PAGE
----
Left Coast Voices

"I would hurl words into the darkness and wait for an echo. If an echo sounded, no matter how faintly, I would send other words to tell, to march, to fight." Richard Wright, American Hunger

Archive for the month “January, 2010”

iWhatever

It’s out. I drove past the Mascone Center in the heart of San Francisco the morning that Apple held their launch. During my lunch break, I surfed for a video about it. I have been waiting as have many.

Barnes & Noble brought out their Nook earlier than planned to get a head start. Amazon, home of the Kindle, announced that they are sweetening the pot for authors who publish with Kindle. Those authors, myself included, who have their ebooks published in multi-formats have been licking our lips in anticipation – well, drooling to be absolutely honest.

It’s no secret that the book-reading world is divided between those who see the Star Trek future, saving trees and waste, and those who still enjoy the feel, touch and smell of the printed page. Or as one woman in my LinkedIn group said: if I can’t take it into the bath, I’m not interested. Truth is, I’ve dropped a couple of books into my bathwater in my time and they don’t fare too well. Still they don’t cost $200-400 to replace either.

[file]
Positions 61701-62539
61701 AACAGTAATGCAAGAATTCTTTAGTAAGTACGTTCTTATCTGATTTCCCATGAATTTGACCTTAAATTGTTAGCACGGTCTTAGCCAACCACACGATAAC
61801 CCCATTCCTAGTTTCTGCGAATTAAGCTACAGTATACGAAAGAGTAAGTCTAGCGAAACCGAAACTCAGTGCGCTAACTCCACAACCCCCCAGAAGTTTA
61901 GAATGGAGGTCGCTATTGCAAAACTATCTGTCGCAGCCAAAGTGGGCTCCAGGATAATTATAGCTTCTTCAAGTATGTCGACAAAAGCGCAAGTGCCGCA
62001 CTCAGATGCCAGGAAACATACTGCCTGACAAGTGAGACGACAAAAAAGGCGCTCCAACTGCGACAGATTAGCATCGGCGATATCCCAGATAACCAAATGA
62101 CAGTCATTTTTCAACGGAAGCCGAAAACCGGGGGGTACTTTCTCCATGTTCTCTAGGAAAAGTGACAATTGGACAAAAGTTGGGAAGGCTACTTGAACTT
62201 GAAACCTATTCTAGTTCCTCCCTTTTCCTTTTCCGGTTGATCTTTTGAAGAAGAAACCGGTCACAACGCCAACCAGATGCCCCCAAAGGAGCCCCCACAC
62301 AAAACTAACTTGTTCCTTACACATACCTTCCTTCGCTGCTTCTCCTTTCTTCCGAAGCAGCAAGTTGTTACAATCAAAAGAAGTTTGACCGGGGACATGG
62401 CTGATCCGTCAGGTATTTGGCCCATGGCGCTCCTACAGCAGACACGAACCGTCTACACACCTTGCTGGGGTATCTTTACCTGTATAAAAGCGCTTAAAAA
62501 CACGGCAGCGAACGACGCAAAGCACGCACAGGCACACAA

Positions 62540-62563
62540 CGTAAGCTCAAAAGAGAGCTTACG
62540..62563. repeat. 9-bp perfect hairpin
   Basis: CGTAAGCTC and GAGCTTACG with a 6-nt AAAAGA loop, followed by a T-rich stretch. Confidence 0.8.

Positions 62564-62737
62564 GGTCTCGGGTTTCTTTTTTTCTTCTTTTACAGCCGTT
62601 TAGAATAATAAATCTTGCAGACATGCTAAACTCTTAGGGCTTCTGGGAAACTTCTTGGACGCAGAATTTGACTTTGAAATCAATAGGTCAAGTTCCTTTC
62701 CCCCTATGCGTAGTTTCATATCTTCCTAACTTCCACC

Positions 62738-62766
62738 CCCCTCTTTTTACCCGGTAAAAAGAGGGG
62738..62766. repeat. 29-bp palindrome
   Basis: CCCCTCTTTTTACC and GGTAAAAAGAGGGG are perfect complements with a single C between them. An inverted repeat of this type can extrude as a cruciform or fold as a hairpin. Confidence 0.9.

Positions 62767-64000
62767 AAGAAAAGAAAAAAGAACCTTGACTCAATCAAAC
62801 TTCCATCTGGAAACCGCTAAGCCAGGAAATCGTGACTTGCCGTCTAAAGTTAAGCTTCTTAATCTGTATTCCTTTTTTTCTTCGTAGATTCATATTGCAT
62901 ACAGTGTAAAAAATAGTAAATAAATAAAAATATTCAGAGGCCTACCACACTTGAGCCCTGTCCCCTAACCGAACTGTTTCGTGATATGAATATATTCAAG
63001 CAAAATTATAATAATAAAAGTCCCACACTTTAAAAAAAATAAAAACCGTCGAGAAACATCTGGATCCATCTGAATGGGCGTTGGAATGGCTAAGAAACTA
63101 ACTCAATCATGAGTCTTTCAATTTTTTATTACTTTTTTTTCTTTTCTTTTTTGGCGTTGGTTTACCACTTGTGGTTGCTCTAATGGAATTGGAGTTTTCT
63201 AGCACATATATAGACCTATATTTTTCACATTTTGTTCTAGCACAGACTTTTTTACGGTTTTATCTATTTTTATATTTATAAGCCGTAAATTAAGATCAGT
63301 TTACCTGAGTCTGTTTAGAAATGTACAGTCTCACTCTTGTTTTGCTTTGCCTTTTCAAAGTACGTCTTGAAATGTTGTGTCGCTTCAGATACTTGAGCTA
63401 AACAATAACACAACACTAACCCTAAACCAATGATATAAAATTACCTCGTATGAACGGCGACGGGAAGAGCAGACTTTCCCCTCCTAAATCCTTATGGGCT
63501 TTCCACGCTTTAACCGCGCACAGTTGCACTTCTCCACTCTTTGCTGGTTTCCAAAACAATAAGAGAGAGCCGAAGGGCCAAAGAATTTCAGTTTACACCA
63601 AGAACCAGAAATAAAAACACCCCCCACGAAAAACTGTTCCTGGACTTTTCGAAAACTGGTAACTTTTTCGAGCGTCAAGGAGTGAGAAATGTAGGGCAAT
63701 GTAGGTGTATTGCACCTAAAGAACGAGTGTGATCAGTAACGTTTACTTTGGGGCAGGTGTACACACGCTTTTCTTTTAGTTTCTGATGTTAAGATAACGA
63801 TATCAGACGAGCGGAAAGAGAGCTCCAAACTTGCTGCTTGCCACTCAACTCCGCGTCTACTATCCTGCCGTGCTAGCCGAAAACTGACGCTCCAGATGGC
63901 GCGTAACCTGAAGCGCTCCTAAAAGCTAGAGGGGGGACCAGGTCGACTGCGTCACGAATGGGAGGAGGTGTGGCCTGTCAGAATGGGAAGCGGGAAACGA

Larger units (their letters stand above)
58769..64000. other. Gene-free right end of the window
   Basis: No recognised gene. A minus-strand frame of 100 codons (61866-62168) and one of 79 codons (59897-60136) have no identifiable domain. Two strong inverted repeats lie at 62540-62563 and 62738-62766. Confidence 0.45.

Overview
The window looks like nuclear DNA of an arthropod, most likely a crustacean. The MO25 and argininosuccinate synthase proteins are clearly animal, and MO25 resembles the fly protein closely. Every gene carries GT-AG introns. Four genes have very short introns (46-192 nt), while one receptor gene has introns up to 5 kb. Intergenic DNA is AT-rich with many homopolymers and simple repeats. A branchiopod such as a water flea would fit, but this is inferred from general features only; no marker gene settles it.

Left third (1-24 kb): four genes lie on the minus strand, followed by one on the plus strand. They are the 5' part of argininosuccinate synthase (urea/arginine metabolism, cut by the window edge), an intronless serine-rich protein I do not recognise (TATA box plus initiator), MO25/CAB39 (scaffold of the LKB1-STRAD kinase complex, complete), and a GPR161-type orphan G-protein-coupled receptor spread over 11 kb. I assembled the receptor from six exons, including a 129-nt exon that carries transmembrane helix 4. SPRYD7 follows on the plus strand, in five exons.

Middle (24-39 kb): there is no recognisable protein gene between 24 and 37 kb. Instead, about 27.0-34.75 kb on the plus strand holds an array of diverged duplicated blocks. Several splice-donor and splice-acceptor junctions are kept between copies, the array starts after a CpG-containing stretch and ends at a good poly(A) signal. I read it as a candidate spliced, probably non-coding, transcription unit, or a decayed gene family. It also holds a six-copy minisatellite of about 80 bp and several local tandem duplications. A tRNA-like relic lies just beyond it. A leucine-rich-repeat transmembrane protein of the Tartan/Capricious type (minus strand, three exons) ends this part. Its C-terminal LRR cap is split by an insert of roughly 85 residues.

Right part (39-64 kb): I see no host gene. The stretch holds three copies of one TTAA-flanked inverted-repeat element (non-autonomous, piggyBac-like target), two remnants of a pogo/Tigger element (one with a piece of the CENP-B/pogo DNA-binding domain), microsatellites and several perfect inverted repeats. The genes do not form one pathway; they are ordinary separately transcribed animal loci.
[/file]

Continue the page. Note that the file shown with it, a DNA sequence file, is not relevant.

As previously mentioned, I’m on the fence. I love the new technology, but enjoy the sensual experience of the book. I also love my bookcases and feel they are a reflection of me and a statement to my children.

Still, I certainly desired a handheld instrument when it took me 28 hours to fly from New Orleans to San Francisco last weekend having just finished reading two great books.

Back to Apple. You just knew that they would raise the bar. The Nooks, Kindles and about a dozen other ebook pads are all very similar. The iPad, however, is more of a tablet computer, offering movie, photos and music options. Its touch screen is also a plus and there is an ergonomic touch keyboard. One negative comment that I have heard, thus far, is that the screen has a high resolution, necessary for movies, but possibly not so comfortable for book reading.